Radioactive film

7 April 2020

This is how you build a superhuman theatre photographer, says Beatrice Debney

  1. Super strength: A typical theatre production lasts 2 hours, a Canon 5D MK III weighs 950 grams, a 70-200mm lens weighs 1490 grams, so that’s you carrying two and a half bags of sugar at arm’s length for 2 hours – time to get those reps in.
  2. Super knees: Theatre photography positions include squatting for extended periods of time, climbing up onto platforms, chairs and unstable ledges, and leaping across to the other side of the stage.
  3. Super speed: The actor has just walked down stage left to deliver their big heart-wrenched speech. You are upstage right – RUN.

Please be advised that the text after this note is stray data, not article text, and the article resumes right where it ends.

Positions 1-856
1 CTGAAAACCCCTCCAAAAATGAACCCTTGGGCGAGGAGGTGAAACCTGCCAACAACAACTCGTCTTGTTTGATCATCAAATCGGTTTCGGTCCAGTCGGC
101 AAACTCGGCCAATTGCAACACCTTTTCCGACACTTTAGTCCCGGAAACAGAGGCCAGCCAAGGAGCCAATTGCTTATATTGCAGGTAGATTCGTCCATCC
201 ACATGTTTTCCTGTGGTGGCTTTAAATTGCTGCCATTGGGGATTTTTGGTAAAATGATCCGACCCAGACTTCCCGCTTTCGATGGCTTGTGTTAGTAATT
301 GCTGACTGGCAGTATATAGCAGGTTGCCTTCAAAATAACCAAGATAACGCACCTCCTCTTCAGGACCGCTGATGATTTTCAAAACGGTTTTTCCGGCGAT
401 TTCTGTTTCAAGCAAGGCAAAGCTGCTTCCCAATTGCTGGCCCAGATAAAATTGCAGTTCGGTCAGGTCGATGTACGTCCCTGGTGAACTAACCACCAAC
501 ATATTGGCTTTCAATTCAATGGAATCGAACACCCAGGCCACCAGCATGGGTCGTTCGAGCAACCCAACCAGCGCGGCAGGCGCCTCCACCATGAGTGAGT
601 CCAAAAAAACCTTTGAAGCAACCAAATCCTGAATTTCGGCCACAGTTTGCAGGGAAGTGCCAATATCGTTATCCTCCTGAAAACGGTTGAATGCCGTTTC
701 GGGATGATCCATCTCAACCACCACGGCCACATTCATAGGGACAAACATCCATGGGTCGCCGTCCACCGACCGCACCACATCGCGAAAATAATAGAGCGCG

4. Super agility: Theatres are full of obstacles to fall over, causing a large disturbance and distracting the actors, this will always happen during the quiet and tender moments – always.
  5. Super eyes: The stage may be lit, the auditorium is not, please refer to above point.
  6. Super selective: By the end of a shoot you will have hundreds of pictures. Marketing managers DO NOT WANT HUNDREDS. Your super selection skill will help you narrow this down to a cool twenty.
  7. Super divination: A theatre photographer must be able to predict the future if they are to be in the right place and on the right camera settings in the next three seconds.
  8. Super stealth: A theatre photographer is a fly on the wall, the actors should forget you are there ­­– until, that is, it is time to go home, then you really hope they remember you because super escapology is not one of your special skills.

@noffmag / [email protected]

Photograph: Beatrice Debney